Epigenetic phenomena, such as DNA methylation and histone modification, have also been implicated in the pathogenesis of hypertension. For example, a high-salt diet appears to unmask nephron development caused by methylation. Maternal water deprivation and protein restriction during pregnancy increase renin-angiotensin expression in the fetus. Mental stress induces a DNA methylase, which enhances autonomic responsiveness. The pattern of serine protease inhibitor gene methylation predicts preeclampsia in pregnant women. 
Defining abnormally high blood pressure (BP) is extremely difficult and arbitrary. Furthermore, the relationship between systemic arterial pressure and morbidity appears to be quantitative rather than qualitative. A level for high BP must be agreed upon in clinical practice for screening patients with hypertension and for instituting diagnostic evaluation and initiating therapy. Because the risk to an individual patient may correlate with the severity of hypertension, a classification system is essential for making decisions about aggressiveness of treatment or therapeutic interventions. (See Presentation.)
^ Cheng J, Zhang W, Zhang X, Han F, Li X, He X, Li Q, Chen J (May 2014). "Effect of angiotensin-converting enzyme inhibitors and angiotensin II receptor blockers on all-cause mortality, cardiovascular deaths, and cardiovascular events in patients with diabetes mellitus: a meta-analysis". JAMA Internal Medicine. 174 (5): 773–85. doi:10.1001/jamainternmed.2014.348. PMID 24687000.
Medications used to treat diabetes do so by lowering blood sugar levels. There is broad consensus that when people with diabetes maintain tight glucose control (also called "tight glycemic control") – keeping the glucose levels in their blood within normal ranges – that they experience fewer complications like kidney problems and eye problems. There is however debate as to whether this is cost effective for people later in life.
The device being used is known as a “sphygmomanometer”, which uses an air-filled cuff wrapped around the upper arm, to obstruct the bloodflow into the arm. By releasing the air pumped into the cuff in small, incremental quantities, eventually blood is permitted to flow back into the arm, at which point, the pressure inside the cuff is measured, and which will equate to the pressure inside the arteries. This pressure, known as the systolic pressure, represents the pressure in the arteries during contraction of the heart. When the heart relaxes between beats the pressure drops, and is known as the diastolic pressure. Together, these two pressures are written as a ratio, and represents ones “blood pressure”.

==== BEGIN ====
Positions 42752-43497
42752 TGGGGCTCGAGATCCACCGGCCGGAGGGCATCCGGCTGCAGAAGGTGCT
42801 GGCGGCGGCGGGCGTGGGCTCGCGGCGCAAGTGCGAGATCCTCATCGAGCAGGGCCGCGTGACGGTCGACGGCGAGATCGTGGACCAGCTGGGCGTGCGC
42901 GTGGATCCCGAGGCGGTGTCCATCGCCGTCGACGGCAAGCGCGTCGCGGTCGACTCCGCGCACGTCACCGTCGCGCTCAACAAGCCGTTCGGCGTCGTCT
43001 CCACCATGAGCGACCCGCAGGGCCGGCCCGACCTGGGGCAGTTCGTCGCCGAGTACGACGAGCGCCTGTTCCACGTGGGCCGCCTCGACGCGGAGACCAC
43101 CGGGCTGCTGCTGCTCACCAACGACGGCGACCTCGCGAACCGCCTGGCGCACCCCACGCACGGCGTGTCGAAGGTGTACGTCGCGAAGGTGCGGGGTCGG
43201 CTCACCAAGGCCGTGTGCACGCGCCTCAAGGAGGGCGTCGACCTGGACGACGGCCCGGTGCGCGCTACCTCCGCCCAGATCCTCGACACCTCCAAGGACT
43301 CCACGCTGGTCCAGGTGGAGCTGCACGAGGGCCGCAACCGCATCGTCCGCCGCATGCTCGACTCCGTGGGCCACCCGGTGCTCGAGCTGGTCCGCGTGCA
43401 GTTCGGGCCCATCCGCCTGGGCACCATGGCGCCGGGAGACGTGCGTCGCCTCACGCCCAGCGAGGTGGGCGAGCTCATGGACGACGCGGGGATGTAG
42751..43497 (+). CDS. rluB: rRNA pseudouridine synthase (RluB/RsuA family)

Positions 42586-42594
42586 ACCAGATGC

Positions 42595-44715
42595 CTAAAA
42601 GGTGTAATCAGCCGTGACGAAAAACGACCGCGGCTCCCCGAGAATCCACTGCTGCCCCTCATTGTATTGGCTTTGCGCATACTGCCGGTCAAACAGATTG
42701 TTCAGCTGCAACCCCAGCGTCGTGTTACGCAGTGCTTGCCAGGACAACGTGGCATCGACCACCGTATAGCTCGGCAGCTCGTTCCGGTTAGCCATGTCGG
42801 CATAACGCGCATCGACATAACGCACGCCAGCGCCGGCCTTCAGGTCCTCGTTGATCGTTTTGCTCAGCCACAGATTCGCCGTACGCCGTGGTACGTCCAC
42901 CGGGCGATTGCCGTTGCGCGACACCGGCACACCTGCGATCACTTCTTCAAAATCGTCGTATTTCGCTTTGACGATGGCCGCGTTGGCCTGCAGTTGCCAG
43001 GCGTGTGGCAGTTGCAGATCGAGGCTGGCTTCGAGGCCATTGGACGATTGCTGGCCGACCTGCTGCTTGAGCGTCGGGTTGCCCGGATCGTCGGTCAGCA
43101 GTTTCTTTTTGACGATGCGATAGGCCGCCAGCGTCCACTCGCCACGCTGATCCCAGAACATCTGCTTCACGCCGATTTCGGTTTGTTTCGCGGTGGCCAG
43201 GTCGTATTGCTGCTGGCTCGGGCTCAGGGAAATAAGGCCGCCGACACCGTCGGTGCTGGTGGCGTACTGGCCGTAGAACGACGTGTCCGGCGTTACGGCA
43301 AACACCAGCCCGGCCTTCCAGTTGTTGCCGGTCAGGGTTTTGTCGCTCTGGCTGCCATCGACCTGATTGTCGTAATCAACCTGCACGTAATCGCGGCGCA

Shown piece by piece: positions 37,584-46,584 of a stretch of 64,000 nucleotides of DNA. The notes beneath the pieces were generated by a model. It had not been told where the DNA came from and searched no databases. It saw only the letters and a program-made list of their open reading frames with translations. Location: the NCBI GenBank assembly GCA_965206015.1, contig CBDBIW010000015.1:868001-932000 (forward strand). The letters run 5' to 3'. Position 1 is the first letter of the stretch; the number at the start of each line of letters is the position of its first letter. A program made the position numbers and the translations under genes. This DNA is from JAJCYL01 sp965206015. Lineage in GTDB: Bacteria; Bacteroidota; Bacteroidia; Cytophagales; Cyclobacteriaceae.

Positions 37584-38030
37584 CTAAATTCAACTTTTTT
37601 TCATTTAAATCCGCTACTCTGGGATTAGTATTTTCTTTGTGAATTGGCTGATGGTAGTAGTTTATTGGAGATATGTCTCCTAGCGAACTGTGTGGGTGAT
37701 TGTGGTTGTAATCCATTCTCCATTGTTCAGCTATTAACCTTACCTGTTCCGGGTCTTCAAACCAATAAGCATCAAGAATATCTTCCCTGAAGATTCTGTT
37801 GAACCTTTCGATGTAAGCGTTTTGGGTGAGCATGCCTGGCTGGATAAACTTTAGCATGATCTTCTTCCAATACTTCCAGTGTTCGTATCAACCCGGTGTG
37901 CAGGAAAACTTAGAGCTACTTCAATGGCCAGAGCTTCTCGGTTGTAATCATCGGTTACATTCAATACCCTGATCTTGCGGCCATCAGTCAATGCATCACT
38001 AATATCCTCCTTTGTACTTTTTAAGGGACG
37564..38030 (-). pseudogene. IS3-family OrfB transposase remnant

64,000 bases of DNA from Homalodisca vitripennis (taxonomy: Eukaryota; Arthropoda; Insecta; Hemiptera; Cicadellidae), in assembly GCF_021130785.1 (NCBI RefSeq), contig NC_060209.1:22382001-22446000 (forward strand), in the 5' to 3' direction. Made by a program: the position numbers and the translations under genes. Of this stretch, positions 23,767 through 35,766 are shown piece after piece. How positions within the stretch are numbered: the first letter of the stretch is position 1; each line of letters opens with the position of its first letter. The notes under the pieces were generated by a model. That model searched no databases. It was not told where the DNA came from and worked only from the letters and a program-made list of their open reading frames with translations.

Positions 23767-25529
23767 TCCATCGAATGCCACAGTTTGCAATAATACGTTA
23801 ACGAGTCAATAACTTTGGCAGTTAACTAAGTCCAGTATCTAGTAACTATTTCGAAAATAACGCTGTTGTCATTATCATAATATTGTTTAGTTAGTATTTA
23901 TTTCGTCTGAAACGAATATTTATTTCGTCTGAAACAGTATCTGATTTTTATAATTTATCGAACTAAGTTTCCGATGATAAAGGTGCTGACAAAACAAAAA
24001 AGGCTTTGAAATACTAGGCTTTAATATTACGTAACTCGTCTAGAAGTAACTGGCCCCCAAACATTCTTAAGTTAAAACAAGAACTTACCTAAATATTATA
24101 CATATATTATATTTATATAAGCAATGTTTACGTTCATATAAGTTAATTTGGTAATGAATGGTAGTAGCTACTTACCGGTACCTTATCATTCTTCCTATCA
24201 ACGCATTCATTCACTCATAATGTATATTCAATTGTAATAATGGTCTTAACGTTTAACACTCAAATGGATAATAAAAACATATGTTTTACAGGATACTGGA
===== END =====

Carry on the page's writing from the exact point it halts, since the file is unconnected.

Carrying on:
Not so anymore. Thanks to the rising obesity epidemic in young people, kids and teens are getting these conditions — and they're getting them earlier than ever before. Some estimates say that nearly 1 in 10 teens — and over a third of obese teens — have metabolic syndrome. And a study of 375 second- and third-graders found that 5% had metabolic syndrome and 45% had one or two risk factors for it. https://i.ytimg.com/vi/-wDavU9u0rQ/hqdefault.jpg?sqp
Diabetes can also result from other hormonal disturbances, such as excessive growth hormone production (acromegaly) and Cushing's syndrome. In acromegaly, a pituitary gland tumor at the base of the brain causes excessive production of growth hormone, leading to hyperglycemia. In Cushing's syndrome, the adrenal glands produce an excess of cortisol, which promotes blood sugar elevation.
The content of this website is intended for informational purposes only. The information presented represents the opinion of Sarah Wilson and guest editors. It does not replace professional medical advice and should not be used to diagnose or treat. Before starting any new dietary, exercise or other lifestyle regimen it is advisable to consult your primary medical provider.
But preventing the disease from progressing if you already have it requires first being able to spot the signs and symptoms of diabetes when they appear. While some type 2 diabetes symptoms may not ever show up, you can watch out for the following common signs of the disease and alert your doctor, especially if you have any of the common risk factors for diabetes. Also keep in mind that while most signs of type 2 diabetes are the same in men and women, there are some distinctions.